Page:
Volvo Cars on Monday unveiled more details of its initial public offering that will fund its ambitious plan to transform into an all-electric vehicle company by 2030. The Swedish auto brand, owned by Chinese carmaker Geely, said the IPO would value the company at 163-200 billion kronor ($18.8-$23 billion) when shares start trading October 28.

And Ford Motor Co. announced that it will turn a transmission factory in northwest England into a plant that will make electric power units for cars and trucks sold throughout Europe.

Most of the announcements lacked specifics such as locations, and some didn't say how many jobs would be created.

Jeff Schuster, senior vice president of forecasting for LMC Automotive, said that's because it's "in vogue" for automakers to make such announcements, which are well-received by investors. But he said the plants will be necessary, especially in the U.S., where battery manufacturing capacity was lagging Europe and China.

"Behind the scenes this has been building as we look at moving to electric vehicle technology globally," he said. "This is the foundation. You need the batteries before you can get there."

The moves come just after Ford and General Motors recently announced large investments in U.S. battery factories. GM plans to build battery plants in Ohio and Tennessee, while Ford has plans for plants in Tennessee and Kentucky.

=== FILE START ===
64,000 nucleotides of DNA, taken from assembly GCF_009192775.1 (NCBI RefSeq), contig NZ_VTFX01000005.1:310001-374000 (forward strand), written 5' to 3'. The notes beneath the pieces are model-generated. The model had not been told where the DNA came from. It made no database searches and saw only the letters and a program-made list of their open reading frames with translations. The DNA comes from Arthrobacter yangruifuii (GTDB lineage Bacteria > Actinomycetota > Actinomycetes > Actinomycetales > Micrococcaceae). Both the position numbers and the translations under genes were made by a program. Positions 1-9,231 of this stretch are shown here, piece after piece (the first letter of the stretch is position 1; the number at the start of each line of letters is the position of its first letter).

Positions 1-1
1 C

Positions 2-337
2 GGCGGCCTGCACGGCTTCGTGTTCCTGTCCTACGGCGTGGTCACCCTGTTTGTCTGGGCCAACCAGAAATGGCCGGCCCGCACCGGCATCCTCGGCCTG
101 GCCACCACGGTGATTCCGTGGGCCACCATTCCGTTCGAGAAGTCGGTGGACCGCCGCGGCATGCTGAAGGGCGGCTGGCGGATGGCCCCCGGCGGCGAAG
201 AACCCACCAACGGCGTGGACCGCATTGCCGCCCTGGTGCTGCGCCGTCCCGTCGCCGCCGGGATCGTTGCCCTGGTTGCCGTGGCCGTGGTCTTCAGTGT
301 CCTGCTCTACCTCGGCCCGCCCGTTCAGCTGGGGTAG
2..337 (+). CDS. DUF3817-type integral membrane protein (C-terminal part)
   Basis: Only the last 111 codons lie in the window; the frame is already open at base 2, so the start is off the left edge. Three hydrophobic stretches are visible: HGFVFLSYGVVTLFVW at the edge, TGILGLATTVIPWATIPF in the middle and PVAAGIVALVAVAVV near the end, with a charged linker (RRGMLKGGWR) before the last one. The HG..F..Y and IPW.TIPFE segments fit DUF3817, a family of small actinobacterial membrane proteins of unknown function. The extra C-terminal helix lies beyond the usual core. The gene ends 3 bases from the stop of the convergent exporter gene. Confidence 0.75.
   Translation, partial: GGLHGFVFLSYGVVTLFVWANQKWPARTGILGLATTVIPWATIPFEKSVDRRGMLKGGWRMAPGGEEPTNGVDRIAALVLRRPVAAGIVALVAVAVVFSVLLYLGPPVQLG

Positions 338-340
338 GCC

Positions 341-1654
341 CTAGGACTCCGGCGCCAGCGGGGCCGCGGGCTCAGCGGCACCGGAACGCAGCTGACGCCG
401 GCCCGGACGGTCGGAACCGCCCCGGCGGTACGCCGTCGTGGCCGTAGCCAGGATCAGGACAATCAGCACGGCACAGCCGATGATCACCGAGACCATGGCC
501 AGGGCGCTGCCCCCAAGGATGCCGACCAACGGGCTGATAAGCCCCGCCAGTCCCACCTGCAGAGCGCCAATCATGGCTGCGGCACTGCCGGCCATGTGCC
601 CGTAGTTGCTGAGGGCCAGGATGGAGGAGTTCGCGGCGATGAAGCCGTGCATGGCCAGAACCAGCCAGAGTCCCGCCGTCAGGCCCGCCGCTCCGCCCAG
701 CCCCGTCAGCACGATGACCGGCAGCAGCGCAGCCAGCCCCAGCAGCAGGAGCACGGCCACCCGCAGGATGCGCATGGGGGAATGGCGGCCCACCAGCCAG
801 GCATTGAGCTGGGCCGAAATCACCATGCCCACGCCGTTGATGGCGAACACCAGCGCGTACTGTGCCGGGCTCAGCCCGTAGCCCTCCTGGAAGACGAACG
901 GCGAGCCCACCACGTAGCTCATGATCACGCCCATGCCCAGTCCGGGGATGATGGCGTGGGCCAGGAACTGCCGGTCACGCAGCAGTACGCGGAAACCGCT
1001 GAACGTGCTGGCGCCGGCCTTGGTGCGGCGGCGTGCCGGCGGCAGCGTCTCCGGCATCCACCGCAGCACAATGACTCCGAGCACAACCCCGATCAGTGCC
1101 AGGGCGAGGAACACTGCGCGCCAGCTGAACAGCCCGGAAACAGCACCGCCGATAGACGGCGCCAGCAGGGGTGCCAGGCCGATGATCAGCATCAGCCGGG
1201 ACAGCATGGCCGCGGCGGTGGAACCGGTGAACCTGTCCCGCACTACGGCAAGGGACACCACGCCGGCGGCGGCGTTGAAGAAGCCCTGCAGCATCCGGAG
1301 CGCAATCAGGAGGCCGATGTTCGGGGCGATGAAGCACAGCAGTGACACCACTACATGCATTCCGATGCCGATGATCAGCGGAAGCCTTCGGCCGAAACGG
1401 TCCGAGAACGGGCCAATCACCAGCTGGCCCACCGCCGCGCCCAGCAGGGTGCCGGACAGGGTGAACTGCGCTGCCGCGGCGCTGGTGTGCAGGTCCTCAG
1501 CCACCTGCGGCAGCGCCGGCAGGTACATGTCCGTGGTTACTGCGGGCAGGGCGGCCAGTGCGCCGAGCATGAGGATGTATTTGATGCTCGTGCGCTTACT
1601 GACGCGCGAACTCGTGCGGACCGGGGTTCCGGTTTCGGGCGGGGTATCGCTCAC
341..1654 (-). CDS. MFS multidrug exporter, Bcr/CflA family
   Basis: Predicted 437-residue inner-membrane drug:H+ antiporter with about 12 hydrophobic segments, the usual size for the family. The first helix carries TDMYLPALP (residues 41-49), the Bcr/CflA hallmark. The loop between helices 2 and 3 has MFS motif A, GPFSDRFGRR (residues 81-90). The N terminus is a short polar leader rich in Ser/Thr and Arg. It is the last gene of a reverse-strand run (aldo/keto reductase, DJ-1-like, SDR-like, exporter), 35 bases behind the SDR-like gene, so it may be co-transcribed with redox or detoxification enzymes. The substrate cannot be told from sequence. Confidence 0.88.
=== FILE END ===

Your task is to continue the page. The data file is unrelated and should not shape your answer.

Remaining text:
Toyota will form a new company to run its new U.S. battery plant with Toyota Tsusho, a subsidiary that now makes an array of parts for the automaker. The company also will help Toyota expand its U.S. supply chain, as well as increase its knowledge of lithium-ion auto batteries, Toyota said Monday.

The new plant would likely be near one of the company's U.S. assembly plants in Missouri, Kentucky, Indiana, Alabama or Texas.

Toyota plans to sell 2 million zero emission hydrogen and battery electric vehicles worldwide per year by 2030. In the U.S., Toyota plans to sell 1.5 million to 1.8 million vehicles by 2030 in the U.S. that are at least partially electrified.

Reynolds said no one can predict exactly how fast the shift to battery power will happen, but he said a transition to gas-electric hybrids happened faster than Toyota anticipated when it introduced the Prius in the late 1990s. He sees hybrid and plug-in hybrids as a bridge between full internal combustion engines and battery-electric vehicles.

Now in the U.S., Toyota offers hydrogen vehicles, hybrids and plug-in hybrid powertrains. Toyota said vehicles that operate at least partially on electricity now account for about one-quarter of its U.S. sales, and it plans for that to rise to nearly 70 percent by 2030.

The company said it will have 15 battery electric vehicles for sale globally by 2025.

New Toyota Factory Announced
Toyota plans to build a $1.29 billion factory in the U.S. to manufacture batteries for gas-electric hybrid and fully electric vehicles. Charles Krupa/AP Photo